I’ve tried writing fiction in the past and have a couple of abandoned novels languishing somewhere in the depths of my computer… I don’t think it’s my forte. The more recent attempt, from eight or nine years ago, concerned the experience of central European Jewish refugees during the 1930s and the Second World War, arriving in London and attempting to fit in. I realised that actually I was the historical period that interested me more than the characters I’d created, and that it’s possible to be equally creative while writing factual, historically accurate text. This is generally termed ‘creative non-fiction’, of which my David Litvinoff book would be an example. Non-fiction prose needn’t be dry and matter-of-fact, it can be poetic and evocative and emotional. Likewise with structure, one can be formally inventive just as with fiction, playing with chronology, employing multiple narrative voices.
Do you have set times that you write each day? Do you need to be in a specific place or can you work anywhere?
When I became immersed in writing my first book, The Bumper Book of Dinosaurs, I came to understand my daily working pattern and that I write best in the afternoon, so I stopped berating myself for a lack of productivity in the mornings. By lunchtime the morning’s clouds have just about evaporated from my brain and a few beams of sunlight usually start to pierce through the haze. Is it because my brain is geared to work best then, or is it that the end of the working day is looming and the adrenaline kicks in? I don’t know, but either way, I tend to deal with emails, invoices and other admin in the morning and then start writing after lunch. Then as often as not I’ll get straight back to it in the evening after my daughters have gone to bed, and try to regain my momentum.
As for where I work, I jot down notes wherever I go, and I might scribble down a paragraph or two in a café, but for proper, sustained writing I need to be somewhere quiet with my reference books to hand, which means I need to be at my desk.
Your last book got rave reviews, what was that like and does it help ease the pressure for the next book?
I was thrilled by the response to the Litvinoff book. It came in at the upper limit of what I had permitted myself to imagine in idle moments during the book’s creation. The good reviews and positive feedback from readers kept coming through 2016, which was amazing and hugely heartening; it gave a substantial boost to my confidence as a writer, which has tended to fluctuate wildly over the years.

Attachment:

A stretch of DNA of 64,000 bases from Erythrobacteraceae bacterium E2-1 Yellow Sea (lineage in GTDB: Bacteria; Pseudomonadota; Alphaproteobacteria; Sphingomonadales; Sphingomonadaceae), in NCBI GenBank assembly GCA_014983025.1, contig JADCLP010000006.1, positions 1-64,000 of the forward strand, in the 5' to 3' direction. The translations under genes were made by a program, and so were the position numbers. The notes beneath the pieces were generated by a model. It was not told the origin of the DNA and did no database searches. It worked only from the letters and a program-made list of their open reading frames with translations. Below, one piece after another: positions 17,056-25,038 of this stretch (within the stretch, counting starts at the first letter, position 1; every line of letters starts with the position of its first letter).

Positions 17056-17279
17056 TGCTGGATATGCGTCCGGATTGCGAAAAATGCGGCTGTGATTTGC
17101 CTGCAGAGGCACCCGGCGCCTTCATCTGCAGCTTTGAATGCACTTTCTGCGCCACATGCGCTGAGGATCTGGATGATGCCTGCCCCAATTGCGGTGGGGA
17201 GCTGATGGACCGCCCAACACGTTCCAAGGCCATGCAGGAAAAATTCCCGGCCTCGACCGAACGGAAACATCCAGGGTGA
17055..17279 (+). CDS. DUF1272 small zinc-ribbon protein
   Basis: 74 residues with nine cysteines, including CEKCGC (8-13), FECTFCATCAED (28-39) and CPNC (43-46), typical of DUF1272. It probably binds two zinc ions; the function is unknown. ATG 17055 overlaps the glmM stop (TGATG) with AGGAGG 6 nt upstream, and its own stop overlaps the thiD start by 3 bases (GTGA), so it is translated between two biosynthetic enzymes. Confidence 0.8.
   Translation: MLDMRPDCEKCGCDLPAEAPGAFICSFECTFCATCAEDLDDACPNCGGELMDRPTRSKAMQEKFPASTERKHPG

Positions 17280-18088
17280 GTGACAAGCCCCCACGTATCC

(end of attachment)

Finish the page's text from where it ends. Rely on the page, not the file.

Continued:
Regarding the transition between that book and the next one, it seems only honest to mention that, after almost six years on the Litvinoff book and a subsequent year of remaining engaged with the subject owing to all the reviews, literary festival events and readers contacting me, I had a profound slump last winter. I see now that I’d kept it at bay most of last year through the ego-pep-ups of good feedback, which gave me short-term energy rushes, but as the feedback faded away I had to confront the fact that my creativity was exhausted and I’d been running on empty for ages. There was nothing left in the tank. I think it’s good to talk about these things and doing so helps explain why a writer might feel susceptible to pressure while attempting to start a new project: you’re trying to force yourself into action while feeling that you have nothing left to give. When you get so absorbed in a book that it consumes your every spare waking moment, to the point where writing it is not only what you do but defines who you are, and then you send it out into the world… well, you’re left with a void inside you and a strange sense of needing to piece yourself together again, remember who you used to be before the book swallowed you, and muster the wherewithal to move on.